I set aside the time tonight to watch the full hour and a half demo of Google Wave. Seeing the creators use their product shed some light onto the possibilities of the system. However, I’m glad I read the technical specifications before witnessing the user interface.
The initial focus and reaction around Google Wave centers, rightfully, on communication. In particular, the real-time aspects were highlighted and comparisons drawn to Twitter and FriendFeed. Some even tout it as the “one true” communication tool.
It’s important to note, though, that different people have different needs. For example, both Scott Rosenberg and Fred Wilson find the interface to be complicated. Fortunately, under the open development model Google is taking, others are free to design simpler interfaces.
Looking at things from a technical perspective, the communication-centric mindset is noticeably absent. The general architecture is nothing more than an instantly distributed version control system, complete with access control and an extensible content model.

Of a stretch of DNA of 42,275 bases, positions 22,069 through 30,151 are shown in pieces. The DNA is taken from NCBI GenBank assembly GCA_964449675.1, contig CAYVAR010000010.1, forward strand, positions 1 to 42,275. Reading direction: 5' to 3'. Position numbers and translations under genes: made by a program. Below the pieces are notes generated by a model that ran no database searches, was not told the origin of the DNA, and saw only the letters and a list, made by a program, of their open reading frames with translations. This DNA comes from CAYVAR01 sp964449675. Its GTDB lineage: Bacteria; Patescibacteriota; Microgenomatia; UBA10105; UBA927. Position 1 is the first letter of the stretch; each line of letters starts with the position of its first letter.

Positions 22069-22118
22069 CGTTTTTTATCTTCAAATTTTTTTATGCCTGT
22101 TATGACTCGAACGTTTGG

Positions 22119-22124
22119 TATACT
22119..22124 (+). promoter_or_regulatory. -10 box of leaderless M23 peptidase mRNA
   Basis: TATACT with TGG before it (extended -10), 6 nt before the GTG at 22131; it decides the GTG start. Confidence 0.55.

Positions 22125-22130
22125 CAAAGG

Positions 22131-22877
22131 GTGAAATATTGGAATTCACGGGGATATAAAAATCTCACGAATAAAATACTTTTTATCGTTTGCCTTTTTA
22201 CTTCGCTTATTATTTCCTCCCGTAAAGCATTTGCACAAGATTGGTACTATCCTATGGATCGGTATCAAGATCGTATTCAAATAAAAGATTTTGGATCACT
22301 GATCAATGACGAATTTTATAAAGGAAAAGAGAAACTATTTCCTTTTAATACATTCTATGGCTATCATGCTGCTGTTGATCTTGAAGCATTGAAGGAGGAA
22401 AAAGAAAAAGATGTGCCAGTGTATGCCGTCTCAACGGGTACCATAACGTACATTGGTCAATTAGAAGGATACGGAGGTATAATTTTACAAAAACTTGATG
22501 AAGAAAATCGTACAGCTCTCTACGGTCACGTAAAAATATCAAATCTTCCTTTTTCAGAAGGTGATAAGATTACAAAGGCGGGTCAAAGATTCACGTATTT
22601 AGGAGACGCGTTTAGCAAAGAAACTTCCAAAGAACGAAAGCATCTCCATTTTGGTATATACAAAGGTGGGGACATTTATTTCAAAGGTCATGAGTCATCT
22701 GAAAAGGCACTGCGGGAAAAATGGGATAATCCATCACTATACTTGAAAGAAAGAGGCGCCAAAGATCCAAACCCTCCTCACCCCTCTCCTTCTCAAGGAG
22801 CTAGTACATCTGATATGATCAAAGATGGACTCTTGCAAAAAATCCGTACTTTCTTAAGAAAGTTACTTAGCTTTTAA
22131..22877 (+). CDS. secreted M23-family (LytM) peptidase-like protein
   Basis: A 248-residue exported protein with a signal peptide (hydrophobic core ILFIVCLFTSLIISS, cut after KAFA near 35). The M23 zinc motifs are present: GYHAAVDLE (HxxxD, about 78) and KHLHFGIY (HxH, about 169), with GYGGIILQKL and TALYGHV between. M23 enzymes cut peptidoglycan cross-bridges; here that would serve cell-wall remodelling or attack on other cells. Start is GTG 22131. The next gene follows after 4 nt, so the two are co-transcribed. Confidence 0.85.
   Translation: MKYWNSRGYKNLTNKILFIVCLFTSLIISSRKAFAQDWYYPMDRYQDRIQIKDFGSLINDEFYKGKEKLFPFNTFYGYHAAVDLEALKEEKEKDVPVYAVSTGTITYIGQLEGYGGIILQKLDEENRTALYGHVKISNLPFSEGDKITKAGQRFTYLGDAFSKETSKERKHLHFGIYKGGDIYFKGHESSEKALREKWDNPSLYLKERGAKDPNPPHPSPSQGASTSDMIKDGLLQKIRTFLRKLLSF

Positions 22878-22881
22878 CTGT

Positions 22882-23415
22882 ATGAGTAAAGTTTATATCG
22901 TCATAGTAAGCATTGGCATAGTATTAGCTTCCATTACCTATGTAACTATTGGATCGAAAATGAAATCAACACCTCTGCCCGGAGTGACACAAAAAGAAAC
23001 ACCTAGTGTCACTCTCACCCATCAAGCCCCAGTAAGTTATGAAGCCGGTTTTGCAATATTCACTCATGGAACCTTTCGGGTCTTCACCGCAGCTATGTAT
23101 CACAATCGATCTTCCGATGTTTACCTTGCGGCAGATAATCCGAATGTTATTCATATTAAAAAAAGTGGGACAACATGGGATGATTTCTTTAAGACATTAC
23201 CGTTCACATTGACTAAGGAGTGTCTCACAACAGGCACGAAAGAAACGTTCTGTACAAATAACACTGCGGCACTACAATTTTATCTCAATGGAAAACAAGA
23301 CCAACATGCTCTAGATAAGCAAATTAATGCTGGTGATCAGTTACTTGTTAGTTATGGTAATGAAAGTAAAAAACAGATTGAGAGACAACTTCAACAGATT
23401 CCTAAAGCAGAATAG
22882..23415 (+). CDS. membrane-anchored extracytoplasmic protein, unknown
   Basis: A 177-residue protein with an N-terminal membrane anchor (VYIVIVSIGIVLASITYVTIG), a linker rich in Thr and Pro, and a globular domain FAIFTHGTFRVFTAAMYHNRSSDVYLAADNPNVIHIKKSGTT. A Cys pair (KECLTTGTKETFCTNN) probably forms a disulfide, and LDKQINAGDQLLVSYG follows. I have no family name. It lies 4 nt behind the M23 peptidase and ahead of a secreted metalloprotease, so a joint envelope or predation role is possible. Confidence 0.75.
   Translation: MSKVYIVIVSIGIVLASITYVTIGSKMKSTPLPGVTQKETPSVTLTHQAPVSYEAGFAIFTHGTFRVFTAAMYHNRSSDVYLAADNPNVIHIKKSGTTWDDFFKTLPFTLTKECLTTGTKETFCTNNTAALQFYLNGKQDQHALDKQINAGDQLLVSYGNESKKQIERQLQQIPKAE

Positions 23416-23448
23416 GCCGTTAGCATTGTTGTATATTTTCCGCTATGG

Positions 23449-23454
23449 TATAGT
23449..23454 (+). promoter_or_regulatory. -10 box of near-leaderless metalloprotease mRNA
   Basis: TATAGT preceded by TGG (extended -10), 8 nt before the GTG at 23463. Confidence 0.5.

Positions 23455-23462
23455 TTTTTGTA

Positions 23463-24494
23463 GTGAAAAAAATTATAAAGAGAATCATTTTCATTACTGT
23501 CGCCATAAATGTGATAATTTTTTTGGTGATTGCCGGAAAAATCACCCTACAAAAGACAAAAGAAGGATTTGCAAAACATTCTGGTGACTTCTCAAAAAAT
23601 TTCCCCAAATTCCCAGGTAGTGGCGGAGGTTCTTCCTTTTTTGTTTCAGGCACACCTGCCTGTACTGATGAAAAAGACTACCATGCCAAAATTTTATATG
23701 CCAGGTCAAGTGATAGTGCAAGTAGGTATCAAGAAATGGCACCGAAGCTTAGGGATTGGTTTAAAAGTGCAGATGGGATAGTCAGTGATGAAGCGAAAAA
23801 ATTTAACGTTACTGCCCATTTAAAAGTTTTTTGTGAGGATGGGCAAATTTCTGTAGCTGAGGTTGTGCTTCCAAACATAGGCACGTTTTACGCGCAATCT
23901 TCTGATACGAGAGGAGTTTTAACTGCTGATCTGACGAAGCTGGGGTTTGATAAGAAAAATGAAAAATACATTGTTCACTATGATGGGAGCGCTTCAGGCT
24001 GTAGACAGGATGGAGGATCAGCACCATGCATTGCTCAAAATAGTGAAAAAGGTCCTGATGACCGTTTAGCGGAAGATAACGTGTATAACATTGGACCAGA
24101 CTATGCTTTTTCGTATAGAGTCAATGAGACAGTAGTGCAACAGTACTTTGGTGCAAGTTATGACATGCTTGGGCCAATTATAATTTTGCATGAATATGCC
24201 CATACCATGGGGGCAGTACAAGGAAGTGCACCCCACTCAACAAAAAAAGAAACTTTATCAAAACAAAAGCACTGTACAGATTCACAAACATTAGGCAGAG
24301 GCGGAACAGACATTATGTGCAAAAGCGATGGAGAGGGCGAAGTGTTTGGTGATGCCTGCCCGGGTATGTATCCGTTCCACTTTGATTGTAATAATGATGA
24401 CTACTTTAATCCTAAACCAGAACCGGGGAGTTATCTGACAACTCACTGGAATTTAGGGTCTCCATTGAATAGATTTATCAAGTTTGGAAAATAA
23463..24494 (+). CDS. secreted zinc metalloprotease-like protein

True, that forms a solid foundation for Google Wave the communication tool. It also forms a solid foundation for myriad other applications, including those yet to be imagined. (I’m starting a timer; stop me when the first FUSE file system is released.)
While its interesting to explore the impact of Wave on existing ideas, I also think its important to step away from drawing comparisons. The “killer app” for Wave is likely something that doesn’t exist currently. The synthesis of features in the underlying technology will allow something new to germinate.
It’ll be interesting to see how this evolves. I fully expect to see many front-end interfaces to Wave designed. Some of those will certainly not be geared toward communication uses for the back-end.